Image Source: JAPANTODAY.COM
Japan (Tokyo)–In the presence of hundreds of kids and electronic/social media officials, organizers for Tokyo Olympics 2020 unveiled three shortlisted mascots and revealed the most-awaited winning mascot similar to the official logo. For the first time in the history of Olympics and Paralympics, kids were given charge to decide the final design, organizers said on Wednesday.
Across Japan, between December 11 and February 22, classrooms at elementary levels were given one vote each right to cast ballots for the three shortlisted pairs of mascots. To be precise, 205, 755 classrooms at 16, 769 schools took part in the selecting phase.
Image Source: ENGLISH.KYODONEWS.NET
“It looks futuristic and also represent Japan tradition and a culture of innovation,” said one of the participants who voted for the Tokyo Olympics mascot design. The winning pair has a distinctive set of blue-checked, doe-eyed characters, with pointy ears similar to famous Pokémon characters that reflects a sense of unity and portrays Japan’s tradition and a culture of peace, harmony, care, and support and depicts and spreads love above and beyond borders and nationality. The winning pair of mascots was created by the designer Ryo Taniguchi, which received 109,041 votes. The three colors that were used in the winning pair where blue, white, and pink where dark blue and white colors were used for representing Olympics, and white and pink represented Paralympics.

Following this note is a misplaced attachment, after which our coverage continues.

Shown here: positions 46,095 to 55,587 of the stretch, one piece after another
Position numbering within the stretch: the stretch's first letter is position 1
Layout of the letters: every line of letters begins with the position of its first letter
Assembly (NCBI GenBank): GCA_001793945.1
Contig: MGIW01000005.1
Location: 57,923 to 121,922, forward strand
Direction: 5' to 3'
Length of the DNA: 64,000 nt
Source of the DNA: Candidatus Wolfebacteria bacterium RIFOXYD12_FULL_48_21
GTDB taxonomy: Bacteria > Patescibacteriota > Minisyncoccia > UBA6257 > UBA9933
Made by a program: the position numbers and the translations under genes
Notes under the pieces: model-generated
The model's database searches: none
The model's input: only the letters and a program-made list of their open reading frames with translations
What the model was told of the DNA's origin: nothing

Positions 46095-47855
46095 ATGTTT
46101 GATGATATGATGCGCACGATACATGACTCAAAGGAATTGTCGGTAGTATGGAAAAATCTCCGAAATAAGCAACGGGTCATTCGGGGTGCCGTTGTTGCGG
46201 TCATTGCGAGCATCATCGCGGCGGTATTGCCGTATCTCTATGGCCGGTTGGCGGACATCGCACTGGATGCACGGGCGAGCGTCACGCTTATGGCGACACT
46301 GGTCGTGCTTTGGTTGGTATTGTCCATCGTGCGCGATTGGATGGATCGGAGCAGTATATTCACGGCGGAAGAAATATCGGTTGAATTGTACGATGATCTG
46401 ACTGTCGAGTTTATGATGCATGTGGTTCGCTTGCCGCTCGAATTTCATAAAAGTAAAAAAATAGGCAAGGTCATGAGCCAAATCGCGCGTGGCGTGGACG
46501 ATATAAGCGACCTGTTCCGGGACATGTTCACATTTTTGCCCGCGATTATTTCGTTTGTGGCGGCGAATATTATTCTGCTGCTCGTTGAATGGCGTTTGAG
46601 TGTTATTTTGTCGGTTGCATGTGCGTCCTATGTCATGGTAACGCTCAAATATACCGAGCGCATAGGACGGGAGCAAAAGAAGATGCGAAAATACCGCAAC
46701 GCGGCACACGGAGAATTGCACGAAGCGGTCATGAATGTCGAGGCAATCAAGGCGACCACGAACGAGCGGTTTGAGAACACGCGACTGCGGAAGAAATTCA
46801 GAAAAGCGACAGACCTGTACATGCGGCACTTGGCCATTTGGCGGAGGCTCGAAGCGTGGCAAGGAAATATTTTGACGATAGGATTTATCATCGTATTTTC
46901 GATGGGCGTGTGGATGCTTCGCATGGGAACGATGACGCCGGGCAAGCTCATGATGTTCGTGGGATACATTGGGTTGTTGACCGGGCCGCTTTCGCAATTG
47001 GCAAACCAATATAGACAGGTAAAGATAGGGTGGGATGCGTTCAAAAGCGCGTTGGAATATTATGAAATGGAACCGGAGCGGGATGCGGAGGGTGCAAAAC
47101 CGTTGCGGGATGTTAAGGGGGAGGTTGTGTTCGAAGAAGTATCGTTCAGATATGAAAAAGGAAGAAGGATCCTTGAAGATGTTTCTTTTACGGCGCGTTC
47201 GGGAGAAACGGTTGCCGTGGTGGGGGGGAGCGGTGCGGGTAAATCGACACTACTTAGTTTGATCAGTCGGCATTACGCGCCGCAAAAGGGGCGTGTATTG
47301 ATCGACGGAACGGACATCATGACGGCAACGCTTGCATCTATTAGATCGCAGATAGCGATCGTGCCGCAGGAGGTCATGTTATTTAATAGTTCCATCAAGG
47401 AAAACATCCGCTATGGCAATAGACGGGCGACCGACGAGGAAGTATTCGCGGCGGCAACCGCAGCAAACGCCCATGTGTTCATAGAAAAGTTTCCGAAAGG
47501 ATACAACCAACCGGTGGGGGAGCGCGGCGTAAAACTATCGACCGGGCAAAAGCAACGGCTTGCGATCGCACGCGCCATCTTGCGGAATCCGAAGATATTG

Just as in the cartoon, colored-checked, doe-eyed characters, with pointy ears had a name called Pokémon. The winning pair of mascot for Tokyo Olympics and Paralympics 2020 shall be decided by copywriters and other animated graphic artists and professionals no later than August, this year, said one of the members of the organizing committee.
Moreover, the decision to involve kids in the activity was to introduce them to the games to get them involved in the upcoming Olympic event and also to ensure transparency in the selection phase.
Apart from the other two entries selected from some 2042 designs, all Tokyo Olympics designs had elements of traditional Japanese culture and reflection of a culture of innovation and adaptability. So, it wouldn’t be wrong to say,’’ Olympics first ever attempt to have kids choose the mascot ended in a big success,’’ So this concept was also reiterated by Toshiro Muto (CEO of the organizing committee) as he wished to build more positive branding aura around the upcoming event and design.